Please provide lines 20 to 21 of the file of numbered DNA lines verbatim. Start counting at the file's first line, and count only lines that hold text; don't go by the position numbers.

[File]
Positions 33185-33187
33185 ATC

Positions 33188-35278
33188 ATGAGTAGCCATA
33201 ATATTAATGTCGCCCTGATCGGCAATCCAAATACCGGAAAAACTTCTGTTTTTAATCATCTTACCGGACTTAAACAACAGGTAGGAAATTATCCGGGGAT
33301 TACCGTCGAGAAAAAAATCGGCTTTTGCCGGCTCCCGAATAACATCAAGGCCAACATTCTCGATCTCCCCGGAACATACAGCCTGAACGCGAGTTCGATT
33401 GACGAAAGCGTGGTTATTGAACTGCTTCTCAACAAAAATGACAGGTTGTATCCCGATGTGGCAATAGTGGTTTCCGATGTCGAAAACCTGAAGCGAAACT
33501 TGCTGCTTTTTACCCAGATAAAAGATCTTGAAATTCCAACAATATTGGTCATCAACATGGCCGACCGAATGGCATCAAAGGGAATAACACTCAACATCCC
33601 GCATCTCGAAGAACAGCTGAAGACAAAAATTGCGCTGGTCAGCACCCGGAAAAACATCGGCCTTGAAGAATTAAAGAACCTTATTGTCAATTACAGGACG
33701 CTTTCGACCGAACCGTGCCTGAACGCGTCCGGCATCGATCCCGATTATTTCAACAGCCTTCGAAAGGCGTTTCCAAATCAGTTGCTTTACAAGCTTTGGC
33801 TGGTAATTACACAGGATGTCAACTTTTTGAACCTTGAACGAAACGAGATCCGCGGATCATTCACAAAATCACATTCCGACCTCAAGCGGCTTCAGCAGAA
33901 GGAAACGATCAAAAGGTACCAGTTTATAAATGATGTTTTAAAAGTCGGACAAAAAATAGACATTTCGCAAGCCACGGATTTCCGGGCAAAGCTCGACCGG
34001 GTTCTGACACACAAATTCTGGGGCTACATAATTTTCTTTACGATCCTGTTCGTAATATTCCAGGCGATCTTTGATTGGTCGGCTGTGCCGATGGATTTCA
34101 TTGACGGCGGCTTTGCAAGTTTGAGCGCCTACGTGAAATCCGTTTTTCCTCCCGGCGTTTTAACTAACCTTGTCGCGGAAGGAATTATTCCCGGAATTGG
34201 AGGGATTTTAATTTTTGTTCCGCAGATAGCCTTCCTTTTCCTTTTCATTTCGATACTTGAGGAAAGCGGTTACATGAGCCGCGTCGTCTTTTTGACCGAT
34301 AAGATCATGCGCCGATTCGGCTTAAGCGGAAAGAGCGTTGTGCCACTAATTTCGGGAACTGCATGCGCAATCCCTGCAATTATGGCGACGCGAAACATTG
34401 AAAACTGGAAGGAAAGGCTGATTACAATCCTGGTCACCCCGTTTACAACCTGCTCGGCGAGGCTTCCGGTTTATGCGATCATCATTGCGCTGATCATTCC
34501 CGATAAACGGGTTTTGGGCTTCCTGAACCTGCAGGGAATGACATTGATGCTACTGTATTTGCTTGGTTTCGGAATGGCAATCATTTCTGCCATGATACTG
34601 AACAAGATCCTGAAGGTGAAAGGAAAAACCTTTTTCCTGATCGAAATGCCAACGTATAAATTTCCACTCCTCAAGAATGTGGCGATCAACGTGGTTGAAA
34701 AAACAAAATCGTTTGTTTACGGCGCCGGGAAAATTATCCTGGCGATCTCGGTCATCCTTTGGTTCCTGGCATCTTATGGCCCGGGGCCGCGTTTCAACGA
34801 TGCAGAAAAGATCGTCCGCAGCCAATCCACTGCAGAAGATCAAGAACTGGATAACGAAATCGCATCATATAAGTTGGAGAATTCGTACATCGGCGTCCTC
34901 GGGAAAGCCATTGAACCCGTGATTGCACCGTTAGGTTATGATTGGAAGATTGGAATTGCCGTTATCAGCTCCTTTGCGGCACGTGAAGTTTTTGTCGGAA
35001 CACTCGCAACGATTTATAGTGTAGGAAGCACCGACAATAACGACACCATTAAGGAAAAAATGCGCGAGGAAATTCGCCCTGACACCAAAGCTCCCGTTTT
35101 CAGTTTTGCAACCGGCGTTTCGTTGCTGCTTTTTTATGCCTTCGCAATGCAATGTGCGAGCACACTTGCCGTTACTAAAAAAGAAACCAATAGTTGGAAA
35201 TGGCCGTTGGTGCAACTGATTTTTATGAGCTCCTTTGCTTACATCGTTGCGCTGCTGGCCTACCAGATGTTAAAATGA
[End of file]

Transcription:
34701 AAACAAAATCGTTTGTTTACGGCGCCGGGAAAATTATCCTGGCGATCTCGGTCATCCTTTGGTTCCTGGCATCTTATGGCCCGGGGCCGCGTTTCAACGA
34801 TGCAGAAAAGATCGTCCGCAGCCAATCCACTGCAGAAGATCAAGAACTGGATAACGAAATCGCATCATATAAGTTGGAGAATTCGTACATCGGCGTCCTC